The BCM2835, BCM2836, and BCM2837 chips from Broadcom are used in Raspberry Pi computers, and bundle various peripheral devices along with the ARM CPU. These peripherals do all sorts of fancy things (timers, DMA, etc) but are inaccessible or from typical userspace code. However, you need to use these peripherals to get good performance on many tasks on a Pi, especially time-sensitive ones like accurate signal sampling or generation. This is especially true when running a full OS like Linux (as you typically would on a Pi) because the kernel will do whatever it likes when scheduling your code.
This library reaches into physical memory to configure registers directly so that you can use these features from normal code. This is, of course, wildly dangerous, so the API does its best to protect you from shooting yourself in the foot. However, because you're bypassing the kernel, you still can get into trouble if you do things like try to take over a DMA channel that the kernel has claimed for its own use.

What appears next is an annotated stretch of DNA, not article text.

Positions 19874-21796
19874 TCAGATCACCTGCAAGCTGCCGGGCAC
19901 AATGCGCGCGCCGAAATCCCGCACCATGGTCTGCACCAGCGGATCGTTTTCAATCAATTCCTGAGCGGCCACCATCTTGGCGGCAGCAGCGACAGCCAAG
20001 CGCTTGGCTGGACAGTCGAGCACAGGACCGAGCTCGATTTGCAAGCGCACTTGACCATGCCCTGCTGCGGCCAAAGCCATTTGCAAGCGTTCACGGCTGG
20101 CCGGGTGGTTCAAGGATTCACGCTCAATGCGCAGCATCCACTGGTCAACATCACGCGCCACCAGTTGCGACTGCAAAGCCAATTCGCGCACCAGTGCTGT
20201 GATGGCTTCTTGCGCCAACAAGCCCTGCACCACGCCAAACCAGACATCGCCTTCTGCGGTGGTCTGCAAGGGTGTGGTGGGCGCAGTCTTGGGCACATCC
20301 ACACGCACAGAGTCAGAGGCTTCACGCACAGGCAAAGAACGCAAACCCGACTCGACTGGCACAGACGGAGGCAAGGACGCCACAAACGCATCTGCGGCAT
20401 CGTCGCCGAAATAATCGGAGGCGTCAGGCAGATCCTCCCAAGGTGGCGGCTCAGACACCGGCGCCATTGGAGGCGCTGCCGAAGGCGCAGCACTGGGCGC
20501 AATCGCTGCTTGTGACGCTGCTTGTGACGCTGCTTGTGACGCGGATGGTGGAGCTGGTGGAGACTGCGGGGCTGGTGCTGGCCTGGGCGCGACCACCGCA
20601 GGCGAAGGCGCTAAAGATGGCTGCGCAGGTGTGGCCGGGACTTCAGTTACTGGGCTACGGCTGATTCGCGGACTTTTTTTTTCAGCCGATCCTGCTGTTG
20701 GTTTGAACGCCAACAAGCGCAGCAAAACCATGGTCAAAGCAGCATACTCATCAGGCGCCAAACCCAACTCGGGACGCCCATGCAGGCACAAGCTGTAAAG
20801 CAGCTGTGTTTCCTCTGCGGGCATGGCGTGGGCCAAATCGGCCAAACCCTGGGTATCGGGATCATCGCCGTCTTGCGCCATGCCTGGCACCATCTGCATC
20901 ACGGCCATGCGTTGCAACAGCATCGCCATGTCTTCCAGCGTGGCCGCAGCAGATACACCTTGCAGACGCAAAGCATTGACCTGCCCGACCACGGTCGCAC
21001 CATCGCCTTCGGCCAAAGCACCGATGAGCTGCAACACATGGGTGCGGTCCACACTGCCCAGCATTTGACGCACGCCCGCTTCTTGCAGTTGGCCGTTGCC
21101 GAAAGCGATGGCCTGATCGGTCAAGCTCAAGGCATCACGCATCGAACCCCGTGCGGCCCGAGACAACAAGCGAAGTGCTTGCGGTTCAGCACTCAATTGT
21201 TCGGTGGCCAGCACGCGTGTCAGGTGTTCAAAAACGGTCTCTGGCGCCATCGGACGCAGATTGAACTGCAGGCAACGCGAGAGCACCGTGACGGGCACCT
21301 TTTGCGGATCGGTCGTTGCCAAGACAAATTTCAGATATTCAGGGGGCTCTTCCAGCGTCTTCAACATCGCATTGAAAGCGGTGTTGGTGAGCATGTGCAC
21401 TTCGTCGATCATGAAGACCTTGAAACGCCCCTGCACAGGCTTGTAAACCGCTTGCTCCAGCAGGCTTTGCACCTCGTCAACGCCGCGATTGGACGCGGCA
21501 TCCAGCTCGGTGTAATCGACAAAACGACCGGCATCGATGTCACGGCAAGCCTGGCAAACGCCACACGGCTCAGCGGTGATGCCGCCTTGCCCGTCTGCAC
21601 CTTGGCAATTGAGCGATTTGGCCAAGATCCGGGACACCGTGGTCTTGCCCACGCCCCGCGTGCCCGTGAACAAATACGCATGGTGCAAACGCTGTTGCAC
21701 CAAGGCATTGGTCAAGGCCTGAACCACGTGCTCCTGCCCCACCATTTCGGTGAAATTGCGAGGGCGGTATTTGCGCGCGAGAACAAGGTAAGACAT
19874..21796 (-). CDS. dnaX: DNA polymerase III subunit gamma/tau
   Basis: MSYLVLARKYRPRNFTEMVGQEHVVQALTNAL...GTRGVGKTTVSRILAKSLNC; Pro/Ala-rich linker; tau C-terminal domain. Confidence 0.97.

See https://www.raspberrypi.org/documentation/hardware/raspberrypi/bcm2835/README.md for more on the underlying hardware.
At the moment it's built on and intended for use with Linux, but much of the core pointer-wrangling is OS agnostic and could be used on bare metal without the physical/virtual memory mapping, etc. If this is your situation, file an issue and let's make it happen.
Also, the 32-bit nature of the platform is baked in because the relevant registers are all 32 bits wide anyway.